The case of Ibrahim Halawa, the young man from Firhouse detained four years ago in a mass arrest of pro-Muslim Brotherhood protesters in Egypt after president Mohamed Morsi was overthrown by the army, has received extraordinary and justified attention in Ireland. Political and diplomatic efforts to free him have been rebuffed repeatedly by the Egyptian authorities on the grounds that they cannot interfere in the independent judicial process there. The postponement of a verdict in the trial reveals yet again the farcical, chaotic and arbitrary nature of that process and the need for more effective action against it at international level.
Halawa has been on trial with 493 others. but substantive hearings have taken place only since the beginning of the year and no evidence implicating him in the crimes alleged against public order have been presented to the three-judge court. The arrests in August 2013 took place amid tumultuous events, including an army massacre of up to 1,000 other protesters, which deeply divided Egypt.
There was widespread support for the army's role in overthrowing the Muslim Brotherhood government, including among much of the middle class who had supported the Arab Spring revolts there in 2011. Their complete disenchantment with the Morsi government's record gave carte blanche to the subsequent ruthless suppression of opposition and dissent by Gen Abdel Fattah al-Sisi. It is directed in part against NGOs in recent legislation which warns them against harming national security, public order or morals.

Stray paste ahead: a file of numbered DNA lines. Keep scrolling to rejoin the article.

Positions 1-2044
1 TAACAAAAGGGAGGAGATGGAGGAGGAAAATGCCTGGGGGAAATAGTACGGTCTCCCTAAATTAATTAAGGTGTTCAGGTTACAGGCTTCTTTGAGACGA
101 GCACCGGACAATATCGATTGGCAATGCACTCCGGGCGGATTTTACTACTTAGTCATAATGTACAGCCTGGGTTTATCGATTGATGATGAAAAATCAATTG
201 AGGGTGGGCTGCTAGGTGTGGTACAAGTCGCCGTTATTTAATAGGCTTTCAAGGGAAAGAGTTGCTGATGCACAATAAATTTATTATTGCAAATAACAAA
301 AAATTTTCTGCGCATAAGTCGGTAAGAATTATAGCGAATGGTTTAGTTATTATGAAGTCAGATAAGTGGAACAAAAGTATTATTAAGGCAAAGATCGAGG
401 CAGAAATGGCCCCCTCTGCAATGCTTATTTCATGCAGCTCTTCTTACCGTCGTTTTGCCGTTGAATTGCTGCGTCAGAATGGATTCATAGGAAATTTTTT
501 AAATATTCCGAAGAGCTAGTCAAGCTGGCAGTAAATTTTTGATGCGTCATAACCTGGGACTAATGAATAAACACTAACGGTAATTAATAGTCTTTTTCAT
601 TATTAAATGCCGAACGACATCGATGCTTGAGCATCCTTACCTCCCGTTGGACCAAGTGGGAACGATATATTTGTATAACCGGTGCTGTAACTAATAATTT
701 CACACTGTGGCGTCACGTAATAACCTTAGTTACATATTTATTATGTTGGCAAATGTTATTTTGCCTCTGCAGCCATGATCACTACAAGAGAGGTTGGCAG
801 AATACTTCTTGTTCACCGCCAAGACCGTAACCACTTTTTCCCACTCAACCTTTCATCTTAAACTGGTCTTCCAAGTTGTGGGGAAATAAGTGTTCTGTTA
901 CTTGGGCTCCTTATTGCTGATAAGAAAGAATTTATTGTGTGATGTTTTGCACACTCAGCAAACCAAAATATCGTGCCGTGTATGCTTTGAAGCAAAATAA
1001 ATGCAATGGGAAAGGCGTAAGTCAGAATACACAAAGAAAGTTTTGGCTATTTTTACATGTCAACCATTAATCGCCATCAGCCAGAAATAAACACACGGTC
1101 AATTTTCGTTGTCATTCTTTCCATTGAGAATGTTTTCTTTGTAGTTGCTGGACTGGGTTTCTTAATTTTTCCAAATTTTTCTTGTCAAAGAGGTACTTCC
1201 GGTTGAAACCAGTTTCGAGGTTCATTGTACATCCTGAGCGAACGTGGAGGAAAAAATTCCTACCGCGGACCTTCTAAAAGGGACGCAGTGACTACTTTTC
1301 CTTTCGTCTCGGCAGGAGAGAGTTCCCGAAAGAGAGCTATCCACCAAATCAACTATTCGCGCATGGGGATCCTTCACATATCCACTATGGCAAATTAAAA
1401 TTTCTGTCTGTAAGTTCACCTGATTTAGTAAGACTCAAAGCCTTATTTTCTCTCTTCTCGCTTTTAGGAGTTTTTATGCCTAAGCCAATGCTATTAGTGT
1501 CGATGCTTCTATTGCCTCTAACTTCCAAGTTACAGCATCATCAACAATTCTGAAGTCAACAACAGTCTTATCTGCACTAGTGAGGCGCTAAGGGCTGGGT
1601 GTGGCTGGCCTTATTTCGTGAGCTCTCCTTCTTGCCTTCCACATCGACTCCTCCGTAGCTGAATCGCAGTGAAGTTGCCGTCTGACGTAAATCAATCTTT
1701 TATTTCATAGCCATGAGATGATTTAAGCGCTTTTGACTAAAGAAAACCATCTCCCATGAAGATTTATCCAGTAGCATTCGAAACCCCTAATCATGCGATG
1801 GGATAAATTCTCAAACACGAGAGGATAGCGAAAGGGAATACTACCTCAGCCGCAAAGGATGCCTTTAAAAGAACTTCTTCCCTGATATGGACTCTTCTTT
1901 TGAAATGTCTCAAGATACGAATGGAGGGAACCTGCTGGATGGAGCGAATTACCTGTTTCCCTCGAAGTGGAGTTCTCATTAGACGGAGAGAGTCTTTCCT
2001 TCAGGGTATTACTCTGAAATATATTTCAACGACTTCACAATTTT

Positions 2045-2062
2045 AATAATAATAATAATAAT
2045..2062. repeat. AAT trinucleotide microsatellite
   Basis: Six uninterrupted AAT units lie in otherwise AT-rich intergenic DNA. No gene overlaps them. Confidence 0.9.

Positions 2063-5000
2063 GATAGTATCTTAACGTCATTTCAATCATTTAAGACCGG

The military controls large sectors of the economy and needs huge continuing subsidies on food and energy to sustain their rule. Saudi , EU and US reluctance for economic or human rights reasons to keep aid flowing opens up an opportunity for more pressure on the regime.
Ireland should intensify its efforts to secure Halawa’s release in the context of greater international awareness of Egypt’s decline into authoritarian repression and arbitrary legal procedures.